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Show that for all $n\in \mathbb{N}$ the number $(\sqrt{2}-1)^n$ is irrational.

I do not get the idea of the proof at all, any help appreaciated.

edit: I am also thinking whether it will be possible to show $(\sqrt{2}-1)^n=\sqrt{m+1}-\sqrt{m}$

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  • $\begingroup$ What was the proof that you did not get? $\endgroup$ – Pieter21 Oct 9 '14 at 15:36
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Since $$ (\sqrt{2}-1)^n=\frac{1}{(\sqrt{2}+1)^n} $$ it is enougth to prove that $(\sqrt{2}+1)^n$ is irrrational. We have after direct calculation that $$ (\sqrt{2}+1)^n=a+b \sqrt{2}, $$ for some natural $a,b,$ $b\neq 0.$ Suppose now that $(\sqrt{2}+1)^n$ is rational. It follows that $\sqrt{2}$ is also rational since $$ \sqrt{2}=\frac{1}{b}((\sqrt{2}+1)^n-a). $$ We obtain a contradiction so $(\sqrt{2}-1)^n$ is an irrational number.

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  • $\begingroup$ well, you are right, but since $\sqrt{2}-1=\frac{1}{\sqrt{2}+1}}$ it is enouth that $\sqrt{2}+1}$ is rational. Then $b \neq 0.$ $\endgroup$ – Leox Oct 9 '14 at 15:35
  • $\begingroup$ Can't we just show that (\sqrt{2}-1)^n-\sqrt{m}? $\endgroup$ – mortar Oct 9 '14 at 15:39
  • $\begingroup$ I have explained it in main text $\endgroup$ – Leox Oct 9 '14 at 15:51
  • $\begingroup$ Proving that $b\ne0$ is exactly the problem. You can't say $b\ne0$ without proving it. $\endgroup$ – egreg Oct 9 '14 at 16:30
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    $\begingroup$ I dont see any problem. If $\sqrt{2}>0, 1>0$ then $a>0$ and $b>0$, it is easy to prove. $\endgroup$ – Leox Oct 9 '14 at 17:56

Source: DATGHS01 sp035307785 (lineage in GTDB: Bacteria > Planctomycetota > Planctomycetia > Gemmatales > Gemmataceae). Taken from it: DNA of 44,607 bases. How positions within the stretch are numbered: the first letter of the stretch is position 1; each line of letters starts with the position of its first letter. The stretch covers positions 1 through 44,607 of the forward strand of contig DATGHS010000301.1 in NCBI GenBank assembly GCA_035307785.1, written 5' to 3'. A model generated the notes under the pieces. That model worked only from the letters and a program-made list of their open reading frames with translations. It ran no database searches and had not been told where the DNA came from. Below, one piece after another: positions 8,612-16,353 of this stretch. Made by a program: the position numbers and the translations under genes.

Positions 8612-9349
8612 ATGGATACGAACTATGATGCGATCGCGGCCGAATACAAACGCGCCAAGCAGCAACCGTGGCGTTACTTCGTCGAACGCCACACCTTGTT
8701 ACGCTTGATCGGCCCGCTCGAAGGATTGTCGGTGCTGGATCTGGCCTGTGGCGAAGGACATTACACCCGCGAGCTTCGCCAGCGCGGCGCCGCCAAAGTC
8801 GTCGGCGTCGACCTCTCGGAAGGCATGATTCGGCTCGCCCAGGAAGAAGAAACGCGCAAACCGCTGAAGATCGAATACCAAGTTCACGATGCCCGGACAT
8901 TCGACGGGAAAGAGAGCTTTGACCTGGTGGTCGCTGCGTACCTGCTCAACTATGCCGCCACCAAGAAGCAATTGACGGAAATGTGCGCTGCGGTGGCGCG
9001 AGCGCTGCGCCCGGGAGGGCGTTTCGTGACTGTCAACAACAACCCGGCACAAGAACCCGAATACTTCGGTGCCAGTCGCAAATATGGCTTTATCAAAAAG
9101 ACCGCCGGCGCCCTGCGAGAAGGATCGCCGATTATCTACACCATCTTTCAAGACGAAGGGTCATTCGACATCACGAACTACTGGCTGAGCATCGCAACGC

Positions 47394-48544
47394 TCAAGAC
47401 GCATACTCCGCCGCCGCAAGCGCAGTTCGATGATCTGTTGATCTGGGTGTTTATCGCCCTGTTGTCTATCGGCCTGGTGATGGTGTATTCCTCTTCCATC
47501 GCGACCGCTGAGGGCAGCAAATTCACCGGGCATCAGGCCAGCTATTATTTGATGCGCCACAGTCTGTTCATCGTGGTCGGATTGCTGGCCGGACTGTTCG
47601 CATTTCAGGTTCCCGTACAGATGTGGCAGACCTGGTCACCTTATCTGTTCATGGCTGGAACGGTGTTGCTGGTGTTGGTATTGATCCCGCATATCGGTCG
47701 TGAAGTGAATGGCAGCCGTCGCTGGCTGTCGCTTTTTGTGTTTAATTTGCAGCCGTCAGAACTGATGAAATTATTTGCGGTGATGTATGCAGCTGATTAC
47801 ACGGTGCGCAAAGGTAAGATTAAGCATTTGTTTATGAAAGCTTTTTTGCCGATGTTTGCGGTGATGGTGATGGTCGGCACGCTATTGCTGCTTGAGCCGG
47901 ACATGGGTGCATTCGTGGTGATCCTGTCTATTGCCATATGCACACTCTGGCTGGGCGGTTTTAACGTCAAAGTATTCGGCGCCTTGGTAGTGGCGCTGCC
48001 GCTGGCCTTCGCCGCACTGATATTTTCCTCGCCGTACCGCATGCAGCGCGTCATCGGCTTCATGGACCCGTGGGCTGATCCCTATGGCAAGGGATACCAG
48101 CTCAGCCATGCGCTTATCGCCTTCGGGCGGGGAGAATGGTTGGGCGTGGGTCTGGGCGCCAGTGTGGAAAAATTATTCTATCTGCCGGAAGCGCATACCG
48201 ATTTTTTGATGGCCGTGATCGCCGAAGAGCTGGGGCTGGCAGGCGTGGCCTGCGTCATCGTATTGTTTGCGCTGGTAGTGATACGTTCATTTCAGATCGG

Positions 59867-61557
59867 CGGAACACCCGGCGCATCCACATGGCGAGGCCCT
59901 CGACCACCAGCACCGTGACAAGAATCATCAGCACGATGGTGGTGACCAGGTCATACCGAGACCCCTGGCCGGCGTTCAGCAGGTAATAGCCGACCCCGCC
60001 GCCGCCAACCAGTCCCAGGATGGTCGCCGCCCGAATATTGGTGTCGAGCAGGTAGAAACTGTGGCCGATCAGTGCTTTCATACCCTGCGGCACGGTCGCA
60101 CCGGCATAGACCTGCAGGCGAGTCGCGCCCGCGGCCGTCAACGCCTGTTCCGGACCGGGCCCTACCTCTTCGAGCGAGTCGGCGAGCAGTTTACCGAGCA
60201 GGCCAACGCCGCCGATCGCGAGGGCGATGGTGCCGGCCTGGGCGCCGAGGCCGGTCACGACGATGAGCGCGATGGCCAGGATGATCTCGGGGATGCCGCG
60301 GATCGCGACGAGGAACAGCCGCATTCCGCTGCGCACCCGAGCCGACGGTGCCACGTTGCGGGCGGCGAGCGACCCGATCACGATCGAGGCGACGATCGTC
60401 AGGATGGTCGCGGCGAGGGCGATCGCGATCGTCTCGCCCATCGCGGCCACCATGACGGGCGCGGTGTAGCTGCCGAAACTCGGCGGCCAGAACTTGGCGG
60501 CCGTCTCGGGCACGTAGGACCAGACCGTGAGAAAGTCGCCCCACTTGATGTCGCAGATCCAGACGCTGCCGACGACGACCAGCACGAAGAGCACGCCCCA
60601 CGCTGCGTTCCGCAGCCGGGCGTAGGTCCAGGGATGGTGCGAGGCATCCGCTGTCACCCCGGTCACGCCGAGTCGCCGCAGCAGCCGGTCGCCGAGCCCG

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Note that if we set $a=1-\sqrt 2$ and $b=1+\sqrt 2$ we have $a+b=2$ and $ab=-1$, so that $a,b$ are roots of the quadratic $x^2-2x-1=0$, and $(ab)^n=(-1)^n$.

Now note that $a^2-2a-1=0$ can be multiplied by $a^n$ to obtain the equation $a^{n+2}=2a^{n+1}+a^n$. If we add the equivalent equation for $b^{n+2}$ and set $u_n=a^n+b^n$ we find that $$u_{n+2}=2u_{n+1}+u_n$$

Since $u_0=u_1=2$ the $u_n$ are increasing positive (even) integers and $a^n$ and $b^n$ are roots of $x^2-u_nx+(-1)^n=0$.

Now apply the rational root theorem.

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$(\sqrt{2}-1)^n$ can be written as $p(n) + q(n)\sqrt{2}$, with both $p(n)$ and $q(n)$ integers, with $q(n)\neq0$.

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  • $\begingroup$ $q(n)\ne0$ is exactly what's to be proved. Induction should suffice. $\endgroup$ – egreg Oct 9 '14 at 16:31
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Let a vector $[x\ y]^T$, $x,y \in \mathbb{Q}$ represent a number of the form $x + \sqrt{2}y$. Multiplying by $(\sqrt{2} - 1)$ then corresponds to applying the matrix $$ A = \begin{bmatrix} -1 & 2 \\ 1 & -1 \end{bmatrix}. $$

Multiplying by $(\sqrt{2} - 1)^n$ corresponds to applying $A^n$.

Suppose $(\sqrt{2} - 1)^n = r \in \mathbb{Q}$ for some $n \in \mathbb{Z}^+$. That would mean that $A^n = rI$. We show that it is impossible.

$A$, considered as a real matrix, has two distinct eigenvalues: $\pm\sqrt{2} - 1$. Thus, $A^n$ also has two distinct eigenvalues: $(\pm\sqrt{2} - 1)^n$. But then it can't be of the form $rI$.

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